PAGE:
Making Pickles in a Jiffy

 "On a hot day in Virginia, I know nothing more comforting than a fine spiced pickle, brought up trout-like from the sparkling depths of the aromatic jar below the stairs of Aunt Sally's cellar.”

-Thomas Jefferson

 

Pickles are, undoubtedly, a part of the American experience since the very beginning.  Even in the mid 1600s, Dutch settlements planted extensive cucumber farms in what is now Brooklyn.  Markets in early America were full of barrels containing pickles of endless flavors and styles.  But pickling certainly didn’t start here.  Archeologists believe that over 4000 years ago, ancient cultures like the mesopotamians were pickling cucumbers. Throughout the Middle Ages, pickles were a common condiment and snack in England. After Christopher Columbus brought them to the new world, the pickle phonemina has exploded in America.  During World War II, the U.S. government not only produced, but rationed pickles, and accounted for 40% of the country's pickle production.  

 

But how do you make these timeless and mouth watering treats?  Well there are basically three ways to make a pickle.  Today, we’ll instruct on how to make them the quickest and easiest way, by brining.  But keep an eye out for future articles where we will discuss canning and fermenting. 

 

The 3 ways of making a pickle:

 

  1. Can them, using traditional canning practices to create a shelf-stable item.
  2. Ferment them, using bacteria in place of vinegar. 
  3. Soak them in a vinegar/water brine and store in the refrigerator.

 

Canning Pickles:

Napoleon valued pickles for his armies, so much so that he offered the equivalent of $250,000 to anyone who could figure out a way to preserve food safely. In 1809 a man named Nicholas Appert (a confectioner) figured out that if you removed the air from a bottle and boiled it, the food wouldn't spoil- wha la a winner!  Appert's discovery was one of the most influential culinary contributions in history. Soaking pickles in vinegar and canning them is the most popular but can be a bit time consuming.  But, in return for your efforts, canned pickles, like other canned foods, have a long shelf life and can be stored without refrigeration.

 

Fermenting Pickles:

When you ferment pickles, they are usually not for canning, but rather live happily active lives in your refrigerator. They are fermented in a salt brine and get their delicious tanginess from a fermentation rather than vinegar.  The great thing about these types of pickles is they are full of healthy, immune boosting probiotics. This is our favorite way to make a pickle but can take a bit of time to ferment and they don’t have an endless shelf life.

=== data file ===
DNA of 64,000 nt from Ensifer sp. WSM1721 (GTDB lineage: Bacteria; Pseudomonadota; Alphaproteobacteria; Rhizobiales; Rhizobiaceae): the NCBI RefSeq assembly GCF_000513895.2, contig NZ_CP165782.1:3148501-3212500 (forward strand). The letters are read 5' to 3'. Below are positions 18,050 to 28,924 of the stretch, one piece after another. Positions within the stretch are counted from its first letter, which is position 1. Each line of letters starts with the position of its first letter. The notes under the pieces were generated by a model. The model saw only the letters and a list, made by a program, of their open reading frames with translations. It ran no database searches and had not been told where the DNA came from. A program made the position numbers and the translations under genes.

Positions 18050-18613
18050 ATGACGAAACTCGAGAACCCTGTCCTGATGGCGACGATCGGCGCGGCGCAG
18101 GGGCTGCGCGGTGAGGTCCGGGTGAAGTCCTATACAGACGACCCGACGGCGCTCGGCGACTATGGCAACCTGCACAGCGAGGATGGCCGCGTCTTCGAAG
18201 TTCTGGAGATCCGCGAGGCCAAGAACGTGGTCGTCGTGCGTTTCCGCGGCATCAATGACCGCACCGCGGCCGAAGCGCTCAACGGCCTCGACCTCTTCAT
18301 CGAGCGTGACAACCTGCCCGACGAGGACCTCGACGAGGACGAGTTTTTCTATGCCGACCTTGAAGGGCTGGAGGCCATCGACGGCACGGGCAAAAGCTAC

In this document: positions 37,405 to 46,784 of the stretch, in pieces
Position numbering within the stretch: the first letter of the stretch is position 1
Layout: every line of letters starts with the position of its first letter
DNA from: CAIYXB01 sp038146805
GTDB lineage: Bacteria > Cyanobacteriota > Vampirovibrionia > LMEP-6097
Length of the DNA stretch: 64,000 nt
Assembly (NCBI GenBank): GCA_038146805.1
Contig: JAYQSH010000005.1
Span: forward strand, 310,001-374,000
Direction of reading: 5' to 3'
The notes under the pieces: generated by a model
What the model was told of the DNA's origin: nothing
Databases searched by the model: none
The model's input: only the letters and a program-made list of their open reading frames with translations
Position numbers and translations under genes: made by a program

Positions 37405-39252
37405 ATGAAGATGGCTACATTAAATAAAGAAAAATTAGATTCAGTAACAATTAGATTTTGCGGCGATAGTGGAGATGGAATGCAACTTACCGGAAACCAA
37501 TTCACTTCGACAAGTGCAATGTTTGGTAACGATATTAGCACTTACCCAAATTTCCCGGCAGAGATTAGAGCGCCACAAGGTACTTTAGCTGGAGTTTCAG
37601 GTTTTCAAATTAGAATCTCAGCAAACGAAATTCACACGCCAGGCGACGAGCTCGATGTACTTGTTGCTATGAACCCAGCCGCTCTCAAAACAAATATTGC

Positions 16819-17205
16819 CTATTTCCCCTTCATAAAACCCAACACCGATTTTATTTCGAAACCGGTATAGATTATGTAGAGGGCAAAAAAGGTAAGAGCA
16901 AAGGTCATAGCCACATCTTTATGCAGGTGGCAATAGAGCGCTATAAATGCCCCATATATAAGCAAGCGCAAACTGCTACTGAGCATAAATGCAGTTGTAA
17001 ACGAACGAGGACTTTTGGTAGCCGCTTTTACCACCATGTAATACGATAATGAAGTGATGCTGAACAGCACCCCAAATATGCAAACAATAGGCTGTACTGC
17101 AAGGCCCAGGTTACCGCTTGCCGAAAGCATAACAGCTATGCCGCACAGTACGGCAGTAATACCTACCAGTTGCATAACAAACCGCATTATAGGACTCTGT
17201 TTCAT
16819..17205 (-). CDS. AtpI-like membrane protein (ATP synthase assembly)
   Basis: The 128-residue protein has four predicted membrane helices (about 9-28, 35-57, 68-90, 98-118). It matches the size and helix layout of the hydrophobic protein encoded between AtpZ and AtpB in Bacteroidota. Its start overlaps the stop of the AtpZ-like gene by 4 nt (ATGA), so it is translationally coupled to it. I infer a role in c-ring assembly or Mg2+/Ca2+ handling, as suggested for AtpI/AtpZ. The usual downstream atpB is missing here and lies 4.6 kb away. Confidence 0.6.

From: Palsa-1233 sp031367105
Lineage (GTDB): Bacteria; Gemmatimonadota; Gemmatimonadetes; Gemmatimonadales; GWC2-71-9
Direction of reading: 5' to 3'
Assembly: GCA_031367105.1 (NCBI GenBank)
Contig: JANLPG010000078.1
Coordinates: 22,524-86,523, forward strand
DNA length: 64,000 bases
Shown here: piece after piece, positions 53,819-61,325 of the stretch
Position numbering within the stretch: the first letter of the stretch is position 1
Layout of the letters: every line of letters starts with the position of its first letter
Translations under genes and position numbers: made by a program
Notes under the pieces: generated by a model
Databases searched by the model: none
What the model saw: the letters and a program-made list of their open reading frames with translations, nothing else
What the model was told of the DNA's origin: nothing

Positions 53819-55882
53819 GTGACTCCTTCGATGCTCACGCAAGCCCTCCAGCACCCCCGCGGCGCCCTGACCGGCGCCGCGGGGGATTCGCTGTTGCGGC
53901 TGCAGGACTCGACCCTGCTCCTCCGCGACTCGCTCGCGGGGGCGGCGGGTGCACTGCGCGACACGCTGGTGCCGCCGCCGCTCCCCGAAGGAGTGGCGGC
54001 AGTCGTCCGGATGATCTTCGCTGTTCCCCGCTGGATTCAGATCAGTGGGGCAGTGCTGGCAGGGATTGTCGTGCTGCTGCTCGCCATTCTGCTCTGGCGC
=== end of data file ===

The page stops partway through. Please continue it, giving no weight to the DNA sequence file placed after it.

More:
The Refrigerator Pickle or what we like to call “Making a Pickle in a Jiffy”:

The brilliant thing about these easy refrigerator pickles is that they only take about 5 minutes to make, and require ZERO steps of the traditional canning process.  Which is great for those who want to quickly make a pickle or who are not into canning or preserving.  Keep in mind though, these pickles need to be refrigerated and will need to be consumed in about 2-4 weeks time.  But, given the immediate turnaround, it is so easy to experiment with flavors that can be later used when canning.

 

The Pickle in a Jiffy recipe:

Servings: About 24 spears, or two 1-quart jars

 

Ingredients:

  • 1-1/4 cups distilled white vinegar (5% acidity)
  • 3 tablespoons kosher salt
  • 2 tablespoons sugar
  • 2 cups cold water
  • 1-3/4 to 2 pounds Kirby cucumbers (about 6), cut into halves or spears
  • 2 tablespoons coriander seeds
  • 6 large garlic cloves, peeled and halved
  • 1 teaspoon mustard seeds
  • 1/4 teaspoon red pepper flakes
  • 16 dill sprigs

 

Tip: Be sure to get Kirby or pickling cucumbers. They’re short, squat and make delicious crisp pickles. Don’t substitute another kind of cucumber or you’ll get soggy pickles.

 

Step 1: Make the brine. Combine the vinegar, salt and sugar in a small nonreactive saucepan (stainless steel, glass, ceramic or Teflon). Heat and stir until the salt and sugar are completely dissolved. Whisk in the cold water, then chill.

Step 2: Stuff the cucumbers into two 1-quart jars. Add the coriander and mustard seeds, garlic, red pepper flakes, dill sprigs to the jars, dividing evenly.

 

Step 3: Cover the cucumbers with the chilled brine. Cover and let sit in the refrigerator overnight. Then voila — with literally just about 5 minutes of prep time and a little marinating time in the fridge, these delicious pickles will be yours to enjoy!  The pickles will keep in the fridge for up to one month.

 

For your next iteration try adding carrots, cauliflower and green beans!

Chrissy Lee-Manes
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